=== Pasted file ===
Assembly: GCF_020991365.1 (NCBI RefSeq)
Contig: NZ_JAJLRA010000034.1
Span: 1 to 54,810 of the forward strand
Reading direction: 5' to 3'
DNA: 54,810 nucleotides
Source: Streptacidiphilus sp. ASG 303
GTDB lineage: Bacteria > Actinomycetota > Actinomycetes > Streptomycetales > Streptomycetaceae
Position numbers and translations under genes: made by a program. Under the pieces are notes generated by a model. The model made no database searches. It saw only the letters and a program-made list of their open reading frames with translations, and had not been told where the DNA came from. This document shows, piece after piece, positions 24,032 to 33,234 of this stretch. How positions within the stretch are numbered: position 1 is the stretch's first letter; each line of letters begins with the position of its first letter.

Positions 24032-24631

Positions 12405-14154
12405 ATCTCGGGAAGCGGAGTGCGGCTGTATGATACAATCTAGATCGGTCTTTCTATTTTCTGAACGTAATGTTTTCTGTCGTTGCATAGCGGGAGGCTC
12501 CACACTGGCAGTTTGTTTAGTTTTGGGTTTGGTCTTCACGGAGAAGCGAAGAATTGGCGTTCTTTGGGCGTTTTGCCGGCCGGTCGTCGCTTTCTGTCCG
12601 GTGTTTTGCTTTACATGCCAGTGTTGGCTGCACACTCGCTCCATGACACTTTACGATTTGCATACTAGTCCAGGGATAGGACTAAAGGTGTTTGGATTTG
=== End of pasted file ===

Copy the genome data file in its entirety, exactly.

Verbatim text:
Assembly: GCF_020991365.1 (NCBI RefSeq)
Contig: NZ_JAJLRA010000034.1
Span: 1 to 54,810 of the forward strand
Reading direction: 5' to 3'
DNA: 54,810 nucleotides
Source: Streptacidiphilus sp. ASG 303
GTDB lineage: Bacteria > Actinomycetota > Actinomycetes > Streptomycetales > Streptomycetaceae
Position numbers and translations under genes: made by a program. Under the pieces are notes generated by a model. The model made no database searches. It saw only the letters and a program-made list of their open reading frames with translations, and had not been told where the DNA came from. This document shows, piece after piece, positions 24,032 to 33,234 of this stretch. How positions within the stretch are numbered: position 1 is the stretch's first letter; each line of letters begins with the position of its first letter.

Positions 24032-24631

Positions 12405-14154
12405 ATCTCGGGAAGCGGAGTGCGGCTGTATGATACAATCTAGATCGGTCTTTCTATTTTCTGAACGTAATGTTTTCTGTCGTTGCATAGCGGGAGGCTC
12501 CACACTGGCAGTTTGTTTAGTTTTGGGTTTGGTCTTCACGGAGAAGCGAAGAATTGGCGTTCTTTGGGCGTTTTGCCGGCCGGTCGTCGCTTTCTGTCCG
12601 GTGTTTTGCTTTACATGCCAGTGTTGGCTGCACACTCGCTCCATGACACTTTACGATTTGCATACTAGTCCAGGGATAGGACTAAAGGTGTTTGGATTTG